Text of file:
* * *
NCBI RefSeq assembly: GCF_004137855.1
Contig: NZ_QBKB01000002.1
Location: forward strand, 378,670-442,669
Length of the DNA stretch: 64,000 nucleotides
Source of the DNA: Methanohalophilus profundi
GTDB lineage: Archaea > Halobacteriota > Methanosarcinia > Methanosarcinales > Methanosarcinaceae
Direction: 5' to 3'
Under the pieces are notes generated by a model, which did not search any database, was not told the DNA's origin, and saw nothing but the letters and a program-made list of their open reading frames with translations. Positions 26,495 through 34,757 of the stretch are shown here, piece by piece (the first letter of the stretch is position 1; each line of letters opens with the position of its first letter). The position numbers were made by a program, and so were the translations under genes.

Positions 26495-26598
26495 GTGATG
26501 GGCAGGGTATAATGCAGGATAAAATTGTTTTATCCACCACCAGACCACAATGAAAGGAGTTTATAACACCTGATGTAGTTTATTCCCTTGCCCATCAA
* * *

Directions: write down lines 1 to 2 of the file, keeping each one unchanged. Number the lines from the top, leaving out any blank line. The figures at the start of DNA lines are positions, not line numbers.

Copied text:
NCBI RefSeq assembly: GCF_004137855.1
Contig: NZ_QBKB01000002.1